Ways to protect yourself from the Poodle Internet attack

by IJNet
Oct 30, 2018 in Digital and Physical Safety

The BBC offers a fresh perspective to using curated content, ReadWrite suggests ways to protect yourself from the "Poodle" virus, Mashable discusses how freelancers get paid and more in this week's Digital Media Mash Up, produced by the Center for International Media Assistance.

How to protect yourself against the Internet "Poodle" attack

A few days ago, Google researchers alerted the world to a new Internet attack they called Poodle, which could theoretically let an attacker impersonate you on sensitive websites—Facebook, your bank, Amazon or wherever. We've previously covered how Poodle works, so have a look if you want more details. (ReadWrite, 10/17)

Learning in the digital age: a new idea for curated content

Is online education as effective as traditional methods of learning? Can MOOCs replace the lecture theatre? And do we learn better when we’re studying in our own time, on our own computer, rather than in a classroom? (BBC, 10/21)

Freelancers, break free from billing by the hour

I spent the first few years of my freelance career earning an income the way most freelancers do: working project-to-project and billing by the hour. Sure, I made enough to pay the bills. And the job came with perks like being able to work from anywhere. But if I wanted to take a vacation I’d have to take a pay cut, since I couldn’t earn an income when I wasn’t working. (Mashable, 10/20)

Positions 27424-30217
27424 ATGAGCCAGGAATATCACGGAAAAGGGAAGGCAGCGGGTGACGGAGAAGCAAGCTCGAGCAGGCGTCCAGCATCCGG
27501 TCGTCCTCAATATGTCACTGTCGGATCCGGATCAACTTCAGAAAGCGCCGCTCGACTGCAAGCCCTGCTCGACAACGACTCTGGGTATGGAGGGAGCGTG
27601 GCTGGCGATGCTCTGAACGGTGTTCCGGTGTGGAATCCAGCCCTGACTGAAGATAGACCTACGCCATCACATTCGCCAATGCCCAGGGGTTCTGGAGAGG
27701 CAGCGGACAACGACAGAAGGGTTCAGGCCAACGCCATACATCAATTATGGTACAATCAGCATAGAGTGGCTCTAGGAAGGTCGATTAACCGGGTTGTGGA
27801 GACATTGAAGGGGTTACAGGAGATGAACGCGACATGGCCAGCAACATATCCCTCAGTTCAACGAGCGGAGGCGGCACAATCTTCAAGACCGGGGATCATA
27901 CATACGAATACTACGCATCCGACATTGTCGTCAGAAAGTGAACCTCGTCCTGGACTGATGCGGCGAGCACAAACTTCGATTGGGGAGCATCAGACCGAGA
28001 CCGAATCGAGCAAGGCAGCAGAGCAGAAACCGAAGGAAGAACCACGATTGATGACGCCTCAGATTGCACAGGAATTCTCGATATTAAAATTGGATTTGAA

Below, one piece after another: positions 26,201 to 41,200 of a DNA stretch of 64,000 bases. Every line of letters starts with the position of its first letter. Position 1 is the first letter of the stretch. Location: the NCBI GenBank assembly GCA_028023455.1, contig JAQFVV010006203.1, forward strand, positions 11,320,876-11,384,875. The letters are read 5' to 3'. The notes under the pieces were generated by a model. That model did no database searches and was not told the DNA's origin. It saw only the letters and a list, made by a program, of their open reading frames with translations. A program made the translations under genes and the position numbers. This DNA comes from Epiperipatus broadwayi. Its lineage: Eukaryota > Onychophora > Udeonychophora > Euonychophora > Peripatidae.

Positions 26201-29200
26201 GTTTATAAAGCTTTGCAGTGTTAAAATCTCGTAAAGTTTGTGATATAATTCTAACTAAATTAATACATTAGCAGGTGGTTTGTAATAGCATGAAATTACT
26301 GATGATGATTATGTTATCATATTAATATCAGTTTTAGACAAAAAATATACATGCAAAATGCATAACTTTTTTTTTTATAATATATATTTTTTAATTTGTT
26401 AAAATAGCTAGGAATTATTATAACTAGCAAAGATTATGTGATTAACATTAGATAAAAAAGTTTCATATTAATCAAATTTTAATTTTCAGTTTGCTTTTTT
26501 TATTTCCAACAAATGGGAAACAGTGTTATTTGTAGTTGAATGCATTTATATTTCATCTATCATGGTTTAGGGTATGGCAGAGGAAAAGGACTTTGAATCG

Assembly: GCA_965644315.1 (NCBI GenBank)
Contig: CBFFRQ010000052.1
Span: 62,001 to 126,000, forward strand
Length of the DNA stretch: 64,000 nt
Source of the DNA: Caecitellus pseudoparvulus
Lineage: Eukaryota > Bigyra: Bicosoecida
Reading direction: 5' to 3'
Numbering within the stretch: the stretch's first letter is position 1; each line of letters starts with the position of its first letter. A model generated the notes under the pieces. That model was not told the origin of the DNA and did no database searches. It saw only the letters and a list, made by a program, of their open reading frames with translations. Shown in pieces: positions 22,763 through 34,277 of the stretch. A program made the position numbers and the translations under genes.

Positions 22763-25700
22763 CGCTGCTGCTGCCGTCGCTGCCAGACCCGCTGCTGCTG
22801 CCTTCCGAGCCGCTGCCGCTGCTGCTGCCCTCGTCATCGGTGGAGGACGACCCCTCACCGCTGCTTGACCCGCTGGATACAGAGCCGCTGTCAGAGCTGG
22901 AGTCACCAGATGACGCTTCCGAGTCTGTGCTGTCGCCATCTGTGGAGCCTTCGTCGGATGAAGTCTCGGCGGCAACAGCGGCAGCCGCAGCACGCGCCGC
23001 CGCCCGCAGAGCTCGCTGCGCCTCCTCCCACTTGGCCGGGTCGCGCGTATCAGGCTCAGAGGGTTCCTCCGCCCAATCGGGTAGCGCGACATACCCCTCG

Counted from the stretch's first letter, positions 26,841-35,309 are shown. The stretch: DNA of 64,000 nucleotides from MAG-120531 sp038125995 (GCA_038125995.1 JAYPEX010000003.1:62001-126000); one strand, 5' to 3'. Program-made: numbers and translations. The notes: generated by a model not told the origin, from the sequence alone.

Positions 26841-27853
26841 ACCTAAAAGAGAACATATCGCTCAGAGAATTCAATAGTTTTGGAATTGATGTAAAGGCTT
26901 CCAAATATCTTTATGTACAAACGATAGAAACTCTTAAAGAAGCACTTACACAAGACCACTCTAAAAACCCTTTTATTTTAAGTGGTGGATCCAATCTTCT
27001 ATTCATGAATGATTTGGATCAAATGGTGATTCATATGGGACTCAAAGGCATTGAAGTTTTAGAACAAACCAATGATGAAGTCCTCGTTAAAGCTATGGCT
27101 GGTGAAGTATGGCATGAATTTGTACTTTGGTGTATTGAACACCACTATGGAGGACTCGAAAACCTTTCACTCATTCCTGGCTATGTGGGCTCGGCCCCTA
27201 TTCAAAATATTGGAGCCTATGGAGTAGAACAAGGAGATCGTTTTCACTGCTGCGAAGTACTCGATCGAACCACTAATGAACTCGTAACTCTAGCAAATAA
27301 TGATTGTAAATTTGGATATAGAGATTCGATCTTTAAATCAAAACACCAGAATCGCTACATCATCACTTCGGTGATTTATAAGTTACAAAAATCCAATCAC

In Greece, media censorship, self-censorship, journalist arrests and murder

By all international measures, Greece has seen a stunning decline in its level of press freedom: murder and intimidation of journalists, including threats of state prosecution or private lawsuits, censorship and propaganda are rife. (TruthOut, 10/18)

Most Palestinian journalists censor themselves

The lion’s share of Palestinian journalists, fearing official retaliation, routinely censor themselves, a report said. The Palestinian Center for Development and Media Freedoms asserted that more than 80 percent of Palestinian journalists practiced self-censorship in their work. (World Tribune, 10/19)

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Image CC-licensed on Flickr via Ol.v!er [H2vPk].